Figure 5A.
complete arch fixed prosthesis
A complete arch fixed prosthesis (fixed complete denture) has been attached with screws to five mandibular implants. This type of prosthesis requires at least 10-12 millimeters of vertical space for a metal framework with cervical access spaces for oral hygiene and the overlying pink denture base resin and prosthetic teeth.
Figure 5B.
Image: implant overdenture with 8 mm minimum
An implant overdenture requires a minimum of 8 millimeters of space. There must be about a 2 millimeter space below the bar for oral hygiene access and the bar must possess sufficient dimensions to be rigid. Additionally, there must be space for the retentive mechanism that will attach to the bar as well as the denture base resin and prosthetic teeth.

Faciolingual Dimension
The required faciolingual bone thickness is related to the diameter of the implant being placed. Since 3.25 mm diameter implants are the smallest available, the bone thickness must be sufficient to accommodate an implant of this dimension. It is generally felt that 6 millimeters of faciolingual dimension is the minimal thickness into which 3.25 and 4 mm diameter implants can be placed. Larger diameter implants (5 and 6 mm) require minimal faciolingual bone dimensions of 7 and 8 mm, respectively. These minimal dimensions make implant placement very critical in order to avoid bone fenestration/dehiscence during placement of the implant. It should also be noted that minimal faciolingual dimensions do not permit changing the implant angulation in the bone since the existing faciolingual angulation of the bone determines the long-axis orientation of the implant.

Bone Form After Resorption
In the anterior maxilla, bone resorption usually produces an edentulous ridge where the bone is located lingual to the desired position for the teeth. This relationship places the implants lingual to the facial surfaces of fixed partial dentures, creating esthetic challenges in the cervical aspect of the prostheses (Figure 6). In addition, there is often a flared form to the residual bone that may prevent implants from being ideally aligned with each other1 (Figure 7).

Figure 6.
The maxillary residual ridge resorbed lingually, necessitating lingual placement of the implants. Therefore, the cervical aspect of the maxillary fixed partial dentures projects facially from the implants to the required cervical contour of the prosthesis, creating a strange cervical form that might be unacceptable if it were visible during smiling.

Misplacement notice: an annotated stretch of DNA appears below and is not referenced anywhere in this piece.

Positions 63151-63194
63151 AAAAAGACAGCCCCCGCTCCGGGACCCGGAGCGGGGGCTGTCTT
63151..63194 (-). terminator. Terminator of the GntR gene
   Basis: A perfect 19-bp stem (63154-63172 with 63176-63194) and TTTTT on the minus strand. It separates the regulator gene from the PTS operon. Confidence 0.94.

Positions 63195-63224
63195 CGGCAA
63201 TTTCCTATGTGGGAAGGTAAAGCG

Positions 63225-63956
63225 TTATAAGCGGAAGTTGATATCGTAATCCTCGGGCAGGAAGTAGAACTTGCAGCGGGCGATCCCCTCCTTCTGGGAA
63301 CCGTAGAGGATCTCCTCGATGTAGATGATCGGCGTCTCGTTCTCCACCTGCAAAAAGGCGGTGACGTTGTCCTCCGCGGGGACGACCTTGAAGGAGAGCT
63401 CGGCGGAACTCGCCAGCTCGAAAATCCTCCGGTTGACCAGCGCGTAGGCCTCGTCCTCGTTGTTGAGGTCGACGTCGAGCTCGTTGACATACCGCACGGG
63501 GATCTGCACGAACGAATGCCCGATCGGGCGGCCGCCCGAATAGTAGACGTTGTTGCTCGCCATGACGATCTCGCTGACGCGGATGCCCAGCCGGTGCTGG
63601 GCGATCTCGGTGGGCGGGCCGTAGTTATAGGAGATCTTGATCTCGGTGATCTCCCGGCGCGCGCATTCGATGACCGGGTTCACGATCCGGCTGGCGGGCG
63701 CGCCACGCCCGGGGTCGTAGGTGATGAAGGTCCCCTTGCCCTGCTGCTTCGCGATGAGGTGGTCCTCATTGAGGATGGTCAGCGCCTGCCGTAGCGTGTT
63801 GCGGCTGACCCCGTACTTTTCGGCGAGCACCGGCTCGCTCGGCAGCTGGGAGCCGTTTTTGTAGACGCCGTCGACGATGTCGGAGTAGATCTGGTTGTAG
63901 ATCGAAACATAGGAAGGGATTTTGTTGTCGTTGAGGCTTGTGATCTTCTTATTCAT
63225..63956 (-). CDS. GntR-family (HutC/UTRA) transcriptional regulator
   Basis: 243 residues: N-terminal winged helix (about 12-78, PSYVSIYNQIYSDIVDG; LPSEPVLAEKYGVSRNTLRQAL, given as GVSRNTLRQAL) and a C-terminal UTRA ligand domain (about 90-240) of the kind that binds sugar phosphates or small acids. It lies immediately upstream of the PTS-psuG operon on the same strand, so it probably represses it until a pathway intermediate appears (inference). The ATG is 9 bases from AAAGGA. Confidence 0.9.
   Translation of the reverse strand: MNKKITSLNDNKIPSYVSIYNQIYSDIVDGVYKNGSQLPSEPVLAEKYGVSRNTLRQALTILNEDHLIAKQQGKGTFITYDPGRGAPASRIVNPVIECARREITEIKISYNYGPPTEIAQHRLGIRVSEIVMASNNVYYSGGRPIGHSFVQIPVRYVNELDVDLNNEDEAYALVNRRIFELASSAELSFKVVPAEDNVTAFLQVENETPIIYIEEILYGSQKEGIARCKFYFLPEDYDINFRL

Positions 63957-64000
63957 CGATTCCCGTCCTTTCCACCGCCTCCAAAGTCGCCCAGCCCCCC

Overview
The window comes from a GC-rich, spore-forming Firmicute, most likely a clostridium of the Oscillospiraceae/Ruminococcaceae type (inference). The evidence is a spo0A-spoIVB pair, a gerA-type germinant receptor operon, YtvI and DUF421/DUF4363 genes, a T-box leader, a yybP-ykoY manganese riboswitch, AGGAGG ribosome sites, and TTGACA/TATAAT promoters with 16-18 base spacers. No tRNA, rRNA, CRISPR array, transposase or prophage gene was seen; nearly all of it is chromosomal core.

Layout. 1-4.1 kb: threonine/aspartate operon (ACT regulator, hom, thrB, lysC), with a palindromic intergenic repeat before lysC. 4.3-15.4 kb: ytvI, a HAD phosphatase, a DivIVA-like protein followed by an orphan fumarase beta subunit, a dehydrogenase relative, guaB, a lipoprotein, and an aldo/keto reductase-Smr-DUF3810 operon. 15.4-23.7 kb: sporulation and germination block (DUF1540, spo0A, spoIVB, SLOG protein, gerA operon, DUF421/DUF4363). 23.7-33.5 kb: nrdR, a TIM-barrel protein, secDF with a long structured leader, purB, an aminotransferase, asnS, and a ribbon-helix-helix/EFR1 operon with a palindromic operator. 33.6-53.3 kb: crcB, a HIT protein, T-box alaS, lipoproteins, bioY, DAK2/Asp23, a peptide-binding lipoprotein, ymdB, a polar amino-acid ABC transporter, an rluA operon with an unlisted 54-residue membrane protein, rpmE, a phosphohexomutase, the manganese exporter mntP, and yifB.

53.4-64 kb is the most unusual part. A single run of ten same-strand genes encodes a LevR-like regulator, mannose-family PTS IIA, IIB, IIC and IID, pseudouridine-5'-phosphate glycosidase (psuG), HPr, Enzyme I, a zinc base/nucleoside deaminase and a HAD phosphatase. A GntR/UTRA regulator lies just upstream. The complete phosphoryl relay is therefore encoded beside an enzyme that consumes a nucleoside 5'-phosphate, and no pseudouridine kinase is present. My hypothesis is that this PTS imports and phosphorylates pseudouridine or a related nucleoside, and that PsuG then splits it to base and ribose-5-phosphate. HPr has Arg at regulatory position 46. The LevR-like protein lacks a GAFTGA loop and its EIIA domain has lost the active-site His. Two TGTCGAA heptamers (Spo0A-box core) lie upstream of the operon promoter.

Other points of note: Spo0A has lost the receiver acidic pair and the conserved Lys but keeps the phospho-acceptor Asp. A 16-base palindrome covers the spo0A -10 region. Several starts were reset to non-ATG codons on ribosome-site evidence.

Figure 7.
The form of the resorbed maxillary bone has a facially flared inclination that caused the implants to be positioned in a flared non-parallel relationship to each other.

With facially inclined implants, the internal implant threads used to attach other components to the implants flare away from each other, requiring the use of prefabricated angled abutments or custom abutments so prostheses can simultaneously attach to all the flared implants. This process often requires increased time and associated laboratory costs. In addition to the fabrications challenges, there may be esthetic and phonetic challenges with the overlying prostheses. The implant alignment may also make it difficult to avoid open cervical embrasures with single crowns (Figures 8A, 8B) or the units of a fixed partial denture (Figure 9).

Figure 8A.
The maxillary lateral incisor implant was placed into the form of the resorbed bone.
Figure 8B.
The bone form contributed to the open cervical embrasure.
Figure 9.

The maxillary three-unit fixed partial denture has some open cervical embrasure due to the bone form that was located lingual to the ideal position.

Bone Grafting/Distraction Osteogenesis
When there is a deficiency in the occlusocervical bone dimension, the faciolingual dimension, or the bone form, it may be necessary to enhance the existing bone morphology through bone grafting or the use of distraction osteogenesis.

Soft Tissue Volume, Form, Type, and Location

Achieving ideal soft tissue form and interdental papilla height can be a challenge when placing implants into highly visible edentulous areas. Interdental dark spaces may be present (Figures 10, 11A, 11B), the marginal tissue may be thicker than the gingival margin present around adjacent teeth (Figure 12), the apical location of the soft tissue margin may not be at the same height as adjacent or contralateral natural teeth, interdental papillae may not possess the most desirable form or height (Figure 11B), and recession of the soft tissue may lead to crown length variations and/or exposed metal (Figures 13A, 13B).

Figure 10.
The interdental papilla does not quite fill the cervical embrasure space on the mesial surface of the lateral incisor single crown.
Figure 11A.
Two implants have been placed in the positions of the congenitally missing maxillary lateral incisors.
Figure 11B.
Following cementation of the crowns, the interdental papillae do not possess the required height and form and therefore they failed to fill the cervical embrasure spaces.
Figure 12.